Ice Ribbon Knights Of Ribbon (18/9/21) Review

Credit: Ice Ribbon

If you put Aja Kong vs Yuuki Mashiro on a wrestling card, I will be there. Honestly, that could have been the only match on this show, and Ice Ribbon would still have earned my money, so the fact there are some other exciting looking tidbits is a bonus. C’mon, Yuuki, it’s time to take down a legend!

Before the show, Tsukka introduced a couple of new trainees. I don’t know much about them, but Yappy mentioned on Twitter that Kaho has been working behind the scenes and is now transitioning to getting in the ring.

Suzu Suzuki & Saori Anou defeated Mochi Miyagi & Akane Fujita

Suzu-tan and Anou-tan were wearing the gear that I believe came from winning the Lords Mobile stuff, and while it’s not quite matching, it’s definitely been made to make them look like a team. In fact, this whole match felt designed to highlight their pairing, as it showed their growing chemistry and gave them a solid win.

Sadly, Miyagi and Suzu did have a couple of awkward moments, but it was nothing too egregious, and this was an enjoyable enough match. However, the main takeaway was that continuing growth of Suzu-tan and Anou-tan. They’re a really entertaining pairing, Suzu’s scrappiness contrasting well with Anou’s elegance, and I won’t be surprised if we see them challenging for the tag titles sooner rather than later.

Verdict: Decent, With Suzu And Anou Stealing The Show

Miku Aono, NATSUMI, Asahi & Saran defeated Cherry, Satsuki Totoro, Yappy & Banny Oikawa

Every time I see Saran, she’s got a little bit better. The kid’s still green, but that’s not surprising because she’s literally a kid, and a lot of that early awkwardness has vanished. She’s starting to look at home in the ring, working well with veterans like Cherry, and that’s a fair chunk of the battle.

Outside of her, it was Aono who impressed me in this one. Her interactions with Totoro were particularly great, as there was a brilliant spot where she dropkicked a crossbodying Satsuki out of the air. Miku’s got a touch of the Takase to her, as she’s not someone you would assume hits as hard as she does, but she really leans into her blows. Throw in the continually impressive NATSUMI (who would end up pinning Yappy for the win) and Asahi looking like she’s quickly shedding her ring rust, and this was an impressive showing from the younger team that made for a fun match.

Verdict: Enjoyable

Aja Kong defeated Yuuki Mashiro twice

Like any right-minded wrestling fan, my love and affection for Aja Kong are already sky-high. If there was a way to make me love her more, though, it is her recent run of going out and interacting with all the weirdos she can find. Not only has she been involved in some beautiful nonsense in TJPW, but now she’s facing off with Yuuki, and that’s a dream match and a half.

And, okay, it didn’t quite go to plan for our Gacha King. The first time around, she lost in about 5 seconds, a lock-up proving enough to cause the submission in a very Lulu Pencil moment. However, she appealed to Aja to go again, putting a Gacha Title on the line and giving it a slightly better showing. Sure, the threat of a backdrop driver was still enough to get her to tap, but honestly, that seems more like common sense than weakness.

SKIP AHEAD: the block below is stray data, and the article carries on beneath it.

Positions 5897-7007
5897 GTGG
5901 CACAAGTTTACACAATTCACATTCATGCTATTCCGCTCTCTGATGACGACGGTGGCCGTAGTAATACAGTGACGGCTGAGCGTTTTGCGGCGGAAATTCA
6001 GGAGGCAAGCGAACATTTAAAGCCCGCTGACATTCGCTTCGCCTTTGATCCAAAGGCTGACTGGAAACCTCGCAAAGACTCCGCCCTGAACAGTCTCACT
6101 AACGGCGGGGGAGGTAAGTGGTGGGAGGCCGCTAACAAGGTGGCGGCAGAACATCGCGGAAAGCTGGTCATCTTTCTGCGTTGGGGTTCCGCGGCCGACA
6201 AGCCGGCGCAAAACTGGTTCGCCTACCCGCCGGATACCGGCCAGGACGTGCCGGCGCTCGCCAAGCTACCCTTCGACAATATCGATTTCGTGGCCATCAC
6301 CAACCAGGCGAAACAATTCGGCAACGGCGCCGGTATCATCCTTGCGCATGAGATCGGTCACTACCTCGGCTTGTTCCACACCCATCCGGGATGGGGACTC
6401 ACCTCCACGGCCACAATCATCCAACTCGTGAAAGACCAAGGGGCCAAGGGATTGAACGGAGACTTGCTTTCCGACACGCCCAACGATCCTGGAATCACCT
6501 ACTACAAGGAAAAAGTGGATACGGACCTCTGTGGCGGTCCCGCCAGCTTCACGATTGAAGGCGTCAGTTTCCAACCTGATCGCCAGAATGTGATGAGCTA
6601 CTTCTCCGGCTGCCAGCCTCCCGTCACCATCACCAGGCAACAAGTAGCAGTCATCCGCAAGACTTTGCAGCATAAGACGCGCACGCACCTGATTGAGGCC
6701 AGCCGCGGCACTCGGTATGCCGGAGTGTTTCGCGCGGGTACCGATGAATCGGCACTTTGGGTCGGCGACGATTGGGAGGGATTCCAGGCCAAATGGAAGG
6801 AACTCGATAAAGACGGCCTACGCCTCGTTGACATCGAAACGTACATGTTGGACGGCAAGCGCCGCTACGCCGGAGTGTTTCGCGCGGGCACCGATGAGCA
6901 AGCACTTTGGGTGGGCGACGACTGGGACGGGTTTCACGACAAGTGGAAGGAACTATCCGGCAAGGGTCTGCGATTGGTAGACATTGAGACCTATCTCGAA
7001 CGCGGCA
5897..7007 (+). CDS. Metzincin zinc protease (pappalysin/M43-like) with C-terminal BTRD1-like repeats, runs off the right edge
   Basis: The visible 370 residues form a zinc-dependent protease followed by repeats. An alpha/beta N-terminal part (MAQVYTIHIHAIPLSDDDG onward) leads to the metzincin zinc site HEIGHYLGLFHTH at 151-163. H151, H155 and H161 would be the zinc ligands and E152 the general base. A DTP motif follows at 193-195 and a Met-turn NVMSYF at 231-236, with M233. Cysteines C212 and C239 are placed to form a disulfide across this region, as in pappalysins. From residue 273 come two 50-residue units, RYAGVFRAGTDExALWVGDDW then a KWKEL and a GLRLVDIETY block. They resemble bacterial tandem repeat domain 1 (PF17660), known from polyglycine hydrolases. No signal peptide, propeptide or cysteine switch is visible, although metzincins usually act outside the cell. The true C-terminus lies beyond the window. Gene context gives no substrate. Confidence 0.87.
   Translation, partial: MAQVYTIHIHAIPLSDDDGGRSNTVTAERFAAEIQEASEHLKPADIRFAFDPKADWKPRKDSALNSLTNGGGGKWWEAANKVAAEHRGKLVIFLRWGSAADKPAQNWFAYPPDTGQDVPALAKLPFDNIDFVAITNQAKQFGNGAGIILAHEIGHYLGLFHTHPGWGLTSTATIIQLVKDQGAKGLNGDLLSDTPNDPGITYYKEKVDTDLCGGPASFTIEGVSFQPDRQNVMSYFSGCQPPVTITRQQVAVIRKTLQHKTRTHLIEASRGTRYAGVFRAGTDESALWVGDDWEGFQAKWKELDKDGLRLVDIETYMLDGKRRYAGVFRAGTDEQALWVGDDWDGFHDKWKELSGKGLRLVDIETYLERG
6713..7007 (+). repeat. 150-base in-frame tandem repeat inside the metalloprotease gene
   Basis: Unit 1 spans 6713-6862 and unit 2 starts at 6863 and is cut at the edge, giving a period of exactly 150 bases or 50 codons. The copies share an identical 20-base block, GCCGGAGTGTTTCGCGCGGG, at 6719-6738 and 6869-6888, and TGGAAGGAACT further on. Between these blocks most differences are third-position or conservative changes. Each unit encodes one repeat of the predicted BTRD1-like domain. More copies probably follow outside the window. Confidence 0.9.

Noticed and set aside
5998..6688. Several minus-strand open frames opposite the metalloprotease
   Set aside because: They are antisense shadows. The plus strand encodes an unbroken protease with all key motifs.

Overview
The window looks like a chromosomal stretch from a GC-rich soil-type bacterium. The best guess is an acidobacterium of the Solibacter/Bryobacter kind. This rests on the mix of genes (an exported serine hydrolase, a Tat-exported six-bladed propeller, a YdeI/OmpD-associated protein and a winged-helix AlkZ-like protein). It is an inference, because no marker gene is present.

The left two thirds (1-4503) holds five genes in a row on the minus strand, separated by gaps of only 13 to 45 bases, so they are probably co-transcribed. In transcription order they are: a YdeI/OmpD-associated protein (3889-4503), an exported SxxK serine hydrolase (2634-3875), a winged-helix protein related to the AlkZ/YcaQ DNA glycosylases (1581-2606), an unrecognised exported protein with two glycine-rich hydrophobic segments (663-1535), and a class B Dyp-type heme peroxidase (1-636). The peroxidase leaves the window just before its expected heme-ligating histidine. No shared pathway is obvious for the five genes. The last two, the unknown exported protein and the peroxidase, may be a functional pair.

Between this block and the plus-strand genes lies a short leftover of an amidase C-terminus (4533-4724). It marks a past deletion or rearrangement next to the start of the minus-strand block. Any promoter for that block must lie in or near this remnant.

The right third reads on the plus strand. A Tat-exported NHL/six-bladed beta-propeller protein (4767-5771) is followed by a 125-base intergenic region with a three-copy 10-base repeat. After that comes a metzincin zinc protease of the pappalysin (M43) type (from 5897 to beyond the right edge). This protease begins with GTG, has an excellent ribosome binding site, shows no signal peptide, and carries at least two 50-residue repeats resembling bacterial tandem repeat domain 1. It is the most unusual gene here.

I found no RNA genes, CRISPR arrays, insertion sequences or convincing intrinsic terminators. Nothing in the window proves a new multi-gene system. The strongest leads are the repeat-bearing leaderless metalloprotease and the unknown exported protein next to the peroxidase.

It was also a match that showed just how incredibly funny Aja Kong is. Her badassery works to her favour in these situations, allowing her to swat off Rina and Akane’s attempts to aid their boss, all while looking utterly bemused by this strange child with her homemade title. Kong simply has to interact with these people to get laughs, but she’s willing to go along with it and go the extra mile, standing staring at Yuuki as she fired away with a hundred ineffectual dropkicks. It would be easy for the legend to believe all of this was beneath her, but like all the true greats, she gets it. She is willing to use her reputation to not only elevate badasses but weirdos too.

In the aftermath, Kong shockingly did not want the Gacha Title. Still, with a helping hand from Rina and Akane, Yuuki managed to get a picture of her ‘holding’ it, which is basically the same thing, and definitely means she’s now a member of the Garcha Kingdom. My favourite weirdo will continue onwards, and who knows, maybe someday she can face Kong again and show her how far she’s come.

Verdict: Brilliant

Tsukushi defeated Hamuko Hoshi to win the IW19 Title

Tsukushi was relentless in this match. She kicked things off by flying in with a cheap dropkick and never seemed to stop from that moment on. That’s hardly a new thing, Skoosh long ago perfected her goblin art, but this was constant even for her, as she bounced up from every hit, battling through the pain to keep going.

That meant Ham was fighting from underneath from the start, and while from a purely physical point of view that wouldn’t seem to make a load of sense, it worked. Hoshi is good in that role, her innate likeability making it easy to get behind her, while her power advantage played into her using every opening to hit Skoosh as hard as she could. Tsukushi, meanwhile, excels at violence, unleashing a whole lot of it as she fought to get her belt back.

And she would do exactly that, eventually getting Hoshi down for the three to get back the title with which she has such a strong emotional connection. Then, in a lovely touch, Ham insisted on putting the belt on Skoosh, the two of them sharing a moment. It was a lovely way to end a really good, fast-paced match that I enjoyed a lot. I’m still not entirely sure why Ice Ribbon decided to have these two trade the belt between them again, but hey, I guess I can’t complain too much.

Verdict: Skoosh Got Her Title Back